Analysis of aqueous glue coating proteins on the silk fibers of the cob weaver, Latrodectus hesperus.Biochemistry 2007; 46(11):3294-303B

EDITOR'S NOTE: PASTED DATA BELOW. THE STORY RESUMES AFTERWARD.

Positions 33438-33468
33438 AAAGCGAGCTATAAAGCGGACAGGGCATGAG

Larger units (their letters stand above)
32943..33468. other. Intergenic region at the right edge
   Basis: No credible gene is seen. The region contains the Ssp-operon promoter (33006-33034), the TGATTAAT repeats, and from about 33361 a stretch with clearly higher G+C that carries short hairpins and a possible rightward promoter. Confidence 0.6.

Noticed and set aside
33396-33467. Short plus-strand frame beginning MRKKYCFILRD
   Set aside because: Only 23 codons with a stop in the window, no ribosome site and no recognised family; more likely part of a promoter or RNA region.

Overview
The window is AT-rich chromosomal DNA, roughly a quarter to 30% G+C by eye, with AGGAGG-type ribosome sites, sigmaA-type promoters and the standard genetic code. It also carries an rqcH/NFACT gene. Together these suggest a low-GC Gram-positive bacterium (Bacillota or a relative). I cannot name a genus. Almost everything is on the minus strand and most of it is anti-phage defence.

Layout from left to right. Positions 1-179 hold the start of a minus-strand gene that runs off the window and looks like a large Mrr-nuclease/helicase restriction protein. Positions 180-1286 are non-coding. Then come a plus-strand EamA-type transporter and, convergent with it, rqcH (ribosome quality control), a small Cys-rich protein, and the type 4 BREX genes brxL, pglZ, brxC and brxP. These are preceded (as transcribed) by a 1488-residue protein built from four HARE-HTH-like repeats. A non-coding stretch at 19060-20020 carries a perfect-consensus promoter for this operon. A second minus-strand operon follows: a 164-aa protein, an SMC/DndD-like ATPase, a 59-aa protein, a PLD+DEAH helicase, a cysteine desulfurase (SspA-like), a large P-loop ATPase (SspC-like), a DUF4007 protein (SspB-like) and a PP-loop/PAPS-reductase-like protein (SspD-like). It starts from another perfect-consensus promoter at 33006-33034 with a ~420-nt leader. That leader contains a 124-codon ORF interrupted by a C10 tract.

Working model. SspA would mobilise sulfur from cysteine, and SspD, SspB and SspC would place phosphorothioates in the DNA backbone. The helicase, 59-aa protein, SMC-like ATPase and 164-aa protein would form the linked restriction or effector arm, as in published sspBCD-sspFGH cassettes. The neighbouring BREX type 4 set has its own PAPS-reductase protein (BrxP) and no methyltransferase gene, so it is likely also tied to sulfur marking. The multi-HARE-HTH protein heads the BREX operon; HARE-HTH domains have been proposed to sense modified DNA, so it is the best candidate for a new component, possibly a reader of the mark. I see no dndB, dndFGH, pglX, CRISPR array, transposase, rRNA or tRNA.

Elucidation of the molecular composition and physical properties of spider glue is necessary to understand its function in the mechanics of the web and prey capture. Previous reports have indicated that components of the adhesive coating contain inorganic molecules, phosphorylated glycoproteins, lipids, and organic low-molecular mass (LMM) compounds. Using a proteomic strategy, we have investigated the viscid, aqueous components that coat different silk fiber types from the black widow spider, Latrodectus hesperus. After in-solution tryptic digestion of the aqueous protein material extracted from egg case sacs, gumfooted lines, and the web scaffolding connection joints, followed by peptide analysis using MALDI tandem TOF mass spectrometry, we demonstrate that these fibers are coated with common peptides. Utilizing a reverse genetics approach, we have isolated the cDNAs encoding two distinct fiber coating products, which we have named spider coating peptide 1 and 2 (SCP-1 and SCP-2). Secreted forms of SCP-1 and SCP-2 contain 36 and 19 amino acids, respectively, and their primary sequences display no significant similarities to ensemble repeat units from traditional fibroins. Quantitative real-time reverse transcription PCR analyses show that these mRNAs are chiefly produced by the aggregate gland. Biochemical studies also demonstrate that the SCP-1 peptide has intrinsic metal binding properties, suggesting a role of peptide-metal ion interactions with the fiber constituents to enhance thread performance. Collectively, these investigations are the first to reveal a novel role for the aggregate gland in the production of peptides that coat spider silk threads.